Chicago Cubs owner Tom Ricketts told CNBC on Friday that he hopes enough progress is made in fighting the coronavirus pandemic to give Wrigley Field a traditional feel again next season.
“I hope that with vaccinations, better treatments and better tests by the end of summer, it will feel like a normal baseball game,” Ricketts said in an interview on Closing Bell.
His comments come as pitchers and catchers begin signing up for early workouts. Spring training in Major League Baseball is slated to begin in earnest next week. Various Covid security protocols to limit the spread of the virus among teams remain in place. The opening day is April 1st.
Last season, MLB played a significantly reduced schedule in empty stadiums. Fans did not return until late in the playoffs on a limited basis, including the World Series, which was played in a neutral location in Arlington, Texas.
Franchises faced financial challenges due to a reduced schedule and lack of personal viewers. In October, Stan Kasten, President and CEO of Los Angeles Dodgers, told CNBC that the team was expecting sales “well north of $ 100 million”. He added, “It will be years before we catch up.”
For the upcoming campaign, the stadium capacity will vary based on a team’s locale, according to Ricketts. This is currently the case in the NBA, where some teams have no fans due to local health restrictions. others have a limited number.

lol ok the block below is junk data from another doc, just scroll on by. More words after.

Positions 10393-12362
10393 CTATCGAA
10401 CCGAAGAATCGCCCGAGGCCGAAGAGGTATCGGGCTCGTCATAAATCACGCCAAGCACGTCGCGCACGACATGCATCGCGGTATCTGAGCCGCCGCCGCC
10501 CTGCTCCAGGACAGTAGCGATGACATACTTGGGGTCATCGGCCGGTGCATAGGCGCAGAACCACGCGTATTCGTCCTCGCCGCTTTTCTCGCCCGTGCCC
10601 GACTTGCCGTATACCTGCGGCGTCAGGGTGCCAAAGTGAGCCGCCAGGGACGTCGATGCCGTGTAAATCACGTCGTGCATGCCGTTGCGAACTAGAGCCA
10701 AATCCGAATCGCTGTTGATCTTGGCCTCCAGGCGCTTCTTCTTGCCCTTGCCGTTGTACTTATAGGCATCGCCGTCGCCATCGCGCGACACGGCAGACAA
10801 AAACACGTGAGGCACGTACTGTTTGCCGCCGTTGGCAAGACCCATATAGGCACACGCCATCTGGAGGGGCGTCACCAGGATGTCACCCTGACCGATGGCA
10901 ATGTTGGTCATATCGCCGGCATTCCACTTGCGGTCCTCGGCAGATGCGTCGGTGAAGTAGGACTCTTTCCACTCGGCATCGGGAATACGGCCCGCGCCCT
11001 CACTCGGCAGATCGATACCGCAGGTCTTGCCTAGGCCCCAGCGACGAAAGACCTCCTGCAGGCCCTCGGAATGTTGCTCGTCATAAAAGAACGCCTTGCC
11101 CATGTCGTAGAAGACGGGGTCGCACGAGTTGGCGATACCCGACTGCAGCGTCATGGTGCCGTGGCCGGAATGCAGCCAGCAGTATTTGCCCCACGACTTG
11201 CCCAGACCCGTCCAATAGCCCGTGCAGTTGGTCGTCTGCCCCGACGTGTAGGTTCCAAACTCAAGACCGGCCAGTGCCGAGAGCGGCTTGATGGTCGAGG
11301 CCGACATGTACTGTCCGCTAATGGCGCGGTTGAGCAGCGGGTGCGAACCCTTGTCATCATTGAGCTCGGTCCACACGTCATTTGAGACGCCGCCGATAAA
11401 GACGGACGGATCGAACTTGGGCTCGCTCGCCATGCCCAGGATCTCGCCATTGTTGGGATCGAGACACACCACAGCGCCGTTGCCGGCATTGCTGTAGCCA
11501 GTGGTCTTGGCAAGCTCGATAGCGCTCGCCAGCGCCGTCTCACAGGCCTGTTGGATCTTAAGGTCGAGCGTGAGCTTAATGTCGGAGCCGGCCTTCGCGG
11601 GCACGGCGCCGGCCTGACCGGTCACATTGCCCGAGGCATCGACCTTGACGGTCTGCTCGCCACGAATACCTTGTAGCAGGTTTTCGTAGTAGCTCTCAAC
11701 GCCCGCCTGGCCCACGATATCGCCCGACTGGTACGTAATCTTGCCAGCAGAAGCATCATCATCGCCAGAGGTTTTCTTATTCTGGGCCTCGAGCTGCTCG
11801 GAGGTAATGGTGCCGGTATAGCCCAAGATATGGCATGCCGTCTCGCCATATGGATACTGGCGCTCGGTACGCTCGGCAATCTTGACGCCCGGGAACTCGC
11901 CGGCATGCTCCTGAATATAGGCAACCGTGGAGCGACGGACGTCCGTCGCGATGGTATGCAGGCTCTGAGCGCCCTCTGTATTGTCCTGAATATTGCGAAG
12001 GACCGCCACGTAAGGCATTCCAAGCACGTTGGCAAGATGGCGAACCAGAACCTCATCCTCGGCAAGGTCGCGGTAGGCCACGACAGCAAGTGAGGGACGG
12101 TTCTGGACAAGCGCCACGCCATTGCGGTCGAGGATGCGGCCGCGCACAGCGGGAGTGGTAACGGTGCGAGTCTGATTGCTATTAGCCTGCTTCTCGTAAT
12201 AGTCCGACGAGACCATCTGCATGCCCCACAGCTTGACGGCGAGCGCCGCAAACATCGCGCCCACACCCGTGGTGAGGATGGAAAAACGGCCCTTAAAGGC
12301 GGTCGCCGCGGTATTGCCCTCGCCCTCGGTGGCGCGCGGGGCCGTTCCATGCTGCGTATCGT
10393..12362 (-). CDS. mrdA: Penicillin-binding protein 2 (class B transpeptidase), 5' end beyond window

“We hope that people will be in Wrigley as soon as possible and that they will grow as the summer goes on,” said Ricketts, whose family bought the Cubs in 2009. He acts as the chairman of the team.
Dr. Anthony Fauci, the nation’s leading infectious disease expert, said earlier this month he was optimistic that fans could safely participate in MLB games this summer.
“You might not have a crowded, full-capacity home, but I’m pretty sure that if the infection rate drops as I believe it does, in the summer you can go to the ballpark and watch a game,” Fauci said in an interview with NBC4 in Washington.
Rickett’s appearance on CNBC came the day after bond broker Incapital, which he co-founded, announced a merger with San Francisco-based startup 280 CapMarkets. Ricketts will serve as chairman of the new InspereX company.
“I think it’s one of the few mergers where ‘one plus one’ really equals’ three ‘because it really works that well for both companies,” said Ricketts, explaining that 280 CapMarkets’ “deep expertise” is Municipal bonds that complement Incapital’s traditional focus on the taxable bond market. “Your underwriting and trading in municipal markets adds to everything we’ve ever done.”